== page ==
|A P P E N D I X A|
This appendix describes the application demonstrations that are bundled with the Sun JavaTM Wireless Toolkit for CLDC.
The Sun JavaTM Wireless Toolkit for CLDC includes demonstration applications that highlight some of the technologies and APIs that are supported by the emulator. The goal of these demonstrations is to ive you a glimpse of the API features of the emulator and the enhancements throughout the toolkit.
TABLE A-1 lists all the demonstration applications that are included in this release.
Most demonstration applications are simple to run. Section A.2, General Instructions contains instructions for running most demonstrations. Demonstrations that have additional documentation are linked in TABLE A-1. If there is no link, the demonstration is simple (or has its own instructions) and the general instructions are sufficient.
The source code for every demonstration application is available in toolkit/apps directory. Subdirectories contain projects, and each project has a src directory that contains Java programming language source code. For example, on Windows, if the toolkit is installed in C:\WTK2.5.2, the source code for the SMS sender MIDlet (example.sms.SMSSend) in WMADemo resides in C:\WTK2.5.2\apps\WMADemo\src\example\sms\SMSSend.java. As discussed in Section 1.1.2, Working Directory Files, when you open a project it is copied to your workdir/apps directory.
Most of the demonstration applications can be run then launched with no special preparation. Some demonstrations, however, require changes to the toolkit preferences or settings. This section describes the general procedure.
The first step is to run the toolkit. To do this, go to the Microsoft Windows Start menu and choose Start > All Programs > Sun Java Wireless Toolkit 2.5.2 for CLDC > Wireless Toolkit 2.5.2. The user interface appears as shown in FIGURE A-1.
FIGURE A-1 Wireless Toolkit User Interface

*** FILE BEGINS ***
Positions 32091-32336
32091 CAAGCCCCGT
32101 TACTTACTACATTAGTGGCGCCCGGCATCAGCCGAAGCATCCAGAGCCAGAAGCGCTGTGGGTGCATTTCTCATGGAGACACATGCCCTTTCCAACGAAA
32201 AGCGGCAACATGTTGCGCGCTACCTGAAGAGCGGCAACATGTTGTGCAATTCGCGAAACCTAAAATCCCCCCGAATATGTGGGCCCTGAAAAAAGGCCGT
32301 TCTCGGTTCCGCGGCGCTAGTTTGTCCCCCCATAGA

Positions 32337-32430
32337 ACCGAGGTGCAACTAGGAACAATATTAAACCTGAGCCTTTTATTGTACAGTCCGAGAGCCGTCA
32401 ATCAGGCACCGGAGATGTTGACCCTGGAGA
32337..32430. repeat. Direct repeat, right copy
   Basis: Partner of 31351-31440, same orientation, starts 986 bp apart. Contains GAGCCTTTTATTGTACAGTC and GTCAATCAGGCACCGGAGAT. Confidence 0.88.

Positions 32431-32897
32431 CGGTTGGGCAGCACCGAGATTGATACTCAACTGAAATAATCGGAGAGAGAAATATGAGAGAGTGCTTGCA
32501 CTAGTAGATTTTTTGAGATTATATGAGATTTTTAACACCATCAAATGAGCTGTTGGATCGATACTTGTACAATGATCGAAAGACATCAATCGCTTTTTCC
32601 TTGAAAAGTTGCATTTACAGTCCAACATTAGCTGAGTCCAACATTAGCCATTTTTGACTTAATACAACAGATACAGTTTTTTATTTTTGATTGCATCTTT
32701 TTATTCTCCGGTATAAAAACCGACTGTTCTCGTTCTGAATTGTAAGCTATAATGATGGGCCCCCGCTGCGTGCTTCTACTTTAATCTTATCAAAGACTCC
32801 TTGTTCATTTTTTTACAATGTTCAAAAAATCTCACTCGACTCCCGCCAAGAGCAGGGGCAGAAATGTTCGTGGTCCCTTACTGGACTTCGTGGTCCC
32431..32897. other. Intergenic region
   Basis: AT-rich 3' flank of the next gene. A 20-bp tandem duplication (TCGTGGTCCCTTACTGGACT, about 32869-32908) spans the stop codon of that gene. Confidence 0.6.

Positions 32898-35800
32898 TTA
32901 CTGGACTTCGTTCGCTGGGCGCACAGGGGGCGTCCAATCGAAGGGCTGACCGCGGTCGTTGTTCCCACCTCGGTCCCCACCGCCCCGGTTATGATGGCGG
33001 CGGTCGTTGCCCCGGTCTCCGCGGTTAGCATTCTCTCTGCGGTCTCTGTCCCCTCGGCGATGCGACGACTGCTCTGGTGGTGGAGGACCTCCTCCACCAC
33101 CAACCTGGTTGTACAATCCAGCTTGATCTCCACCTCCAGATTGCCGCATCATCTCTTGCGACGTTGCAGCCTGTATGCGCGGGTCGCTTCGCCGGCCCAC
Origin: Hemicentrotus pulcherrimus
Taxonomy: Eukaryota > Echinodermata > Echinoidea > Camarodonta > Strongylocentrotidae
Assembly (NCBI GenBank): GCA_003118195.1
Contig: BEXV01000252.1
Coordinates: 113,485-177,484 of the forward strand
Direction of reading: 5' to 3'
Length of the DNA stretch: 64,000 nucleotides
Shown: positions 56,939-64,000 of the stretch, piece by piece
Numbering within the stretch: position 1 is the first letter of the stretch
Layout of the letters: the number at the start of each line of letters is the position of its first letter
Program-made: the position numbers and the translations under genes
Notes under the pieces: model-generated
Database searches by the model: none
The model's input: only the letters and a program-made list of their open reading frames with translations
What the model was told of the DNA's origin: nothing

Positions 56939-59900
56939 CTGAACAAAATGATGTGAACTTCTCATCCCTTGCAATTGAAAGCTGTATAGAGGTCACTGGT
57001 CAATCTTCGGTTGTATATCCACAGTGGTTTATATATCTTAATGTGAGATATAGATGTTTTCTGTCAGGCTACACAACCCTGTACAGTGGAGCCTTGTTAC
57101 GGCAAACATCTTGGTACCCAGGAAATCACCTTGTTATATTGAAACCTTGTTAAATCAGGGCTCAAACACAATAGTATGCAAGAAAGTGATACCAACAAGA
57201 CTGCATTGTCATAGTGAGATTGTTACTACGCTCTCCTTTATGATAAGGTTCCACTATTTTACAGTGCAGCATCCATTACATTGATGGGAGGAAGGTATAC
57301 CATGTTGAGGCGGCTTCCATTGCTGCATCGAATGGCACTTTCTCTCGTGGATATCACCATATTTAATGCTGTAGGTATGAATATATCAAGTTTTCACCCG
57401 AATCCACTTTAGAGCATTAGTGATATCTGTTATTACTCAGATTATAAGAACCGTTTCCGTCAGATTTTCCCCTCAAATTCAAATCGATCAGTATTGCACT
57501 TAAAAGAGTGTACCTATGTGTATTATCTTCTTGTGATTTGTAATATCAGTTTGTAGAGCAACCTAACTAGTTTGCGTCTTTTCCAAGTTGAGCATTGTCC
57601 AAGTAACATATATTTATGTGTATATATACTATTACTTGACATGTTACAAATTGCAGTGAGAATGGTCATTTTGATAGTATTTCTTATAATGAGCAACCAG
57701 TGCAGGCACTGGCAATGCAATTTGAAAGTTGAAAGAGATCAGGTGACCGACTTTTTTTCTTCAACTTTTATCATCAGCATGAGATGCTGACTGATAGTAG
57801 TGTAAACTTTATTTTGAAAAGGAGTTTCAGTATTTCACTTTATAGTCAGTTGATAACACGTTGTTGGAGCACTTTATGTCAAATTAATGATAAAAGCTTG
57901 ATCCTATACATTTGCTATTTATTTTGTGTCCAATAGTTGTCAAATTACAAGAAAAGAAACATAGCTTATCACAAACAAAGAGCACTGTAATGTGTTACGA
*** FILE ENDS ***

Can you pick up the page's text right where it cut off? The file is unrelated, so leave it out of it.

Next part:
Click the Open Project button to open a demonstration application. A list of all the available applications appears. As discussed in Section 1.1.2, Working Directory Files, projects in the installation directory are italicized, and projects in your working directory are shown in bold (FIGURE 1-1). When you open a project in the installation directory a copy is created in your working directory, then opened.
Once the application is open you can press the Run button in the toolbar, or if an installation on the emulator is required, click Project > Run via OTA
The device emulator window opens with the demo application running. If there is a menu of MIDlets, use the navigation arrows to choose an item, then choose SELECT. As the demonstration progresses you might need to press one of the soft keys below the screen on the left or right side. You use soft keys to istall or launch an application, open a menu, exit, or perform some other action. Some examples include these instructions.
Some demonstrations require specific setup and instructions. For example, if an example uses web services and you are behind a firewall, you must configure the emulator's proxy server settings or the demo will fail:
Read each demonstration description for more operating instructions.
This MIDlet suite demonstrates the power of JSR 234 Advanced Multimedia Supplements (AMMS). It consists of the following MIDlets:
FIGURE A-2 Processing Images in a MIDlet